“Sip Prohibition liquor…Prohibition whiskey…” — Nas, “Locomotive”
Though Nas may have been one of the few to ever raise his hand about drinking liquors federally prohibited by law, we do have examples of those who poured in the years surrounding Prohibition. Esteemed gentlemen like Dick Francis, Tom Bullock, and Robert Bowie were celebrated for their cocktailing exploits, albeit a generation removed. These gentlemen were members of the Black Mixology Club, a professional organization for bartenders in Washington, DC.
Their cocktail recipes were replicated, their literary exploits were celebrated (Bullock was the first African American to publish a cocktail book before Prohibition), and their overall influence upon DC, Black bartenders, and mixology in general was manifested in modern form. In true regionalist fashion, the Chuck Brown Tribute Band started off the go-go music that would help lubricate the night. Though many events are held with great drinks to benefit wonderful organizations, there are few that come to mind that are truly special. It is rare that you can participate in an activity that the true forefathers of your craft did more than a century ago, and use their memory as inspiration while packing ice into a glass, pouring the Curacao Punch into it, and arranging the garnish around the colorful, red elixir. Truly inspiring and one helluva congenial night!
I, too, know what it is to treat the hospitality environments of London as a university…
“…but because I am an American, and my country has been said to represent the cosmopolitan blood of other nations; so that in a sense my response is intended undoubtedly to be that of Germany, of Italy, and of many other nations, all of whom are of us as they are at home…the best that any one nation can do for itself cannot be equal to that done by them all working together and interchanging their ideas; and those who have been the most deeply engaged in this work, and most earnest in the prosecution of it, have constantly felt that they need a sort of university which they may attend; and it does not surprise us that London has become such a university…So we come to London as guests; and what do you offer us? Food and wine, flowers, the faces of fair women and noble men. But you do much more than that. Your hospitality is of the kind which affords the greatest opportunity that could now fall to the lot of those who are interested in the study of town planning — the opportunity to meet and to see the best work of others.” — Welcome Statement by Daniel Burnham at RIBA Town-Planning Conference in London, noted in Daniel H. Burnham, Architect, Planner of Cities by Charles Moore, 1921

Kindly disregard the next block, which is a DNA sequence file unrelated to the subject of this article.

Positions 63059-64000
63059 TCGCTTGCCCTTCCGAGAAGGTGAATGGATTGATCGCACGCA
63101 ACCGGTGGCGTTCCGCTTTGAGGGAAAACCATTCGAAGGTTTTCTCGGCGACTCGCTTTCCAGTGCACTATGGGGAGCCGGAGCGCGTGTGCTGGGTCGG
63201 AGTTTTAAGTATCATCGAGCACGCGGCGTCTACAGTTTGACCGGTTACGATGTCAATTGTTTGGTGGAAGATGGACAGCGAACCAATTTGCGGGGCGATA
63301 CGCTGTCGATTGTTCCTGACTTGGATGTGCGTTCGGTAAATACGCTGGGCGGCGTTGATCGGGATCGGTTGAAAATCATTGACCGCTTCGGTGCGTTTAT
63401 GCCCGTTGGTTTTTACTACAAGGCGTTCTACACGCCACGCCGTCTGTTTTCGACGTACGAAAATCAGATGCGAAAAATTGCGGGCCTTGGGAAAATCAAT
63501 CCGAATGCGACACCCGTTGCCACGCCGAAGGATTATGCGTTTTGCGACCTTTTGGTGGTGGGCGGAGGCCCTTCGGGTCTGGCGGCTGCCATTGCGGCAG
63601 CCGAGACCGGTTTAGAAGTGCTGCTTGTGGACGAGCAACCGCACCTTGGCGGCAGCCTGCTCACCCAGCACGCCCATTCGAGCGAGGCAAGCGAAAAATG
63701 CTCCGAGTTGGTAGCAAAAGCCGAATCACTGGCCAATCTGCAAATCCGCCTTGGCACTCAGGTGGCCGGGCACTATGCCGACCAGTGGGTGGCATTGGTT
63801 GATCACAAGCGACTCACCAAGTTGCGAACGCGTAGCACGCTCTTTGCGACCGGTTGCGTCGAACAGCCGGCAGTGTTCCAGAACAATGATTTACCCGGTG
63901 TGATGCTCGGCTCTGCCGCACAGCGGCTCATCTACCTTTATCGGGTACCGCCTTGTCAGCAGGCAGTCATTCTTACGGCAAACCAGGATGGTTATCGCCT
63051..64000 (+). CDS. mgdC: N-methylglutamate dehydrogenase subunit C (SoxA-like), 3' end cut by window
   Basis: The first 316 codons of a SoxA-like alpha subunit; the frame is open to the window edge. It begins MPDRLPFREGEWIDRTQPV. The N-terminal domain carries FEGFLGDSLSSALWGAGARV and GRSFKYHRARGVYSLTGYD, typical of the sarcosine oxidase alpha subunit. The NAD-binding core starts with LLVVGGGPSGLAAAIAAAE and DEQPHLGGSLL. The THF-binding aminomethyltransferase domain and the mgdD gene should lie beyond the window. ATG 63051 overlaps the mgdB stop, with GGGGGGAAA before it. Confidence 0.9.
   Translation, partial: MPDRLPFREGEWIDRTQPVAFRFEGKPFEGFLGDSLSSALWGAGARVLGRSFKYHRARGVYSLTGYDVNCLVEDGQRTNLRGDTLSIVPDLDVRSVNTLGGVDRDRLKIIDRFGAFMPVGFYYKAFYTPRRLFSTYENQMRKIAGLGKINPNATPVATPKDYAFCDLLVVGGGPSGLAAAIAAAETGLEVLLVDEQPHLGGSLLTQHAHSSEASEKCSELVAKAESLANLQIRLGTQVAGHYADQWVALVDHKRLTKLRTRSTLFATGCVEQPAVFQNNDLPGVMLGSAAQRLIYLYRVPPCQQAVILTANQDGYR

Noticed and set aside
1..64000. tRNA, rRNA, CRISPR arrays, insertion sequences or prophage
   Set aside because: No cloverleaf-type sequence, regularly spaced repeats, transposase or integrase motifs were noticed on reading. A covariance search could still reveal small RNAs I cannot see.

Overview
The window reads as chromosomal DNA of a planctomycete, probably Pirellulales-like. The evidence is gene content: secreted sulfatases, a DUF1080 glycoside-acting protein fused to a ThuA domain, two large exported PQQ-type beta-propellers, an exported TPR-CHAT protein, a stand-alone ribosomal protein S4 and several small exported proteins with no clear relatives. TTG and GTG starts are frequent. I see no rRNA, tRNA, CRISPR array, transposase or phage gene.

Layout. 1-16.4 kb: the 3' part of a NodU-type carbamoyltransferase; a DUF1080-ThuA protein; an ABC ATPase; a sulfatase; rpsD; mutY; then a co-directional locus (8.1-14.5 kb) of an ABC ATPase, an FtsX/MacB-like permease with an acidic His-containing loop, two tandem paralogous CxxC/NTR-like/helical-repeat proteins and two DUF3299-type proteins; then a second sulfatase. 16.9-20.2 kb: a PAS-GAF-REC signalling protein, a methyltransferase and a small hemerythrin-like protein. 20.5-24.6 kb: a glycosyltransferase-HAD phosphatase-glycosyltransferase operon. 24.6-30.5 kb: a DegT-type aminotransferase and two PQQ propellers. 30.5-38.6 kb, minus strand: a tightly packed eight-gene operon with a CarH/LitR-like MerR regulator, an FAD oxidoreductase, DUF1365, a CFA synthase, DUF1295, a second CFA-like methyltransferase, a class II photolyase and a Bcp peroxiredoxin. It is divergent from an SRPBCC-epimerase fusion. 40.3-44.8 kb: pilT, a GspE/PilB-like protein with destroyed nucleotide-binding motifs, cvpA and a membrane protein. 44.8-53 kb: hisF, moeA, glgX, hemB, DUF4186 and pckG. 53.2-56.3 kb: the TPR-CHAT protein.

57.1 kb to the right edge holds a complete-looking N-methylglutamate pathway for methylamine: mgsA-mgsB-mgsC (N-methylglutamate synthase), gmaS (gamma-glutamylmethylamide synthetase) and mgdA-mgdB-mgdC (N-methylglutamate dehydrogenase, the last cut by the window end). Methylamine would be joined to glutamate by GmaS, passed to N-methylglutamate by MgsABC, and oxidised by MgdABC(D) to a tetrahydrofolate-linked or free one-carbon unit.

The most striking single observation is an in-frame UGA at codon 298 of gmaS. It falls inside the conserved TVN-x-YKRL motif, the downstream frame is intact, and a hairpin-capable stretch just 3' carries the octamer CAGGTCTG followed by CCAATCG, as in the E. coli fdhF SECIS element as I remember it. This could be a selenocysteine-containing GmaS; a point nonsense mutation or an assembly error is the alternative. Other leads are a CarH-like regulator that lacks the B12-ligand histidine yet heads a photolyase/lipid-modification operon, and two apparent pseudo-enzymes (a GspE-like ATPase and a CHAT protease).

[Photos by ME]
“Don’t take that flask…don’t you know it’s bad luck to take an empty flask?!?!” — Daniel de Oliviera, Chicago bartender
I often aim to be an advocate for great bartenders, even when they’re not behind the bar. I’ve blogged about other instances of superstition & spirituality in drinking culture, but my Chicago homeboy hit me with a nugget I’d never heard of, during my recent jaunt to Tales of the Cocktail. The overproof man wasn’t lying…
…It was shortly after this that Jessold invited me, in his offhand manner, to collaborate on Little Musgrave, redoubling my enthusiasm for his career…
I had the urge to formalise our association (both business and personal) with some token of affection before his departure…There was no particular occasion to excuse such a display of affection, but I thought I could properly present it from both Sheperds. I knew just the shop.
At Regent’s Arcade, I selected a pewter flask to be engraved with Jessold’s initials. I gave my address, and the shopkeeper enquired if I would like it on my account. Unaware that I had one, I enquired what else had been placed on it. A monogrammed cigarette case (priced twelve shillings and sixpence, engraved with the same initials) was the only other item to my name. Miriam too had found her would-be lover worthy of a token…
This delightful coincidence proved once more that duplicity between Miriam (who had yet to remark on Jessold’s impending absence) and me was out of the question…I later showed her the pewter flask.
“Divine,” she said.
“It might make a set with the cigarette case,” I said. She left the room, returning with the item-on-account.
“Our taste is so similar,” she said. Flustered was not in Miriam’s vocabulary.
I kissed her hand.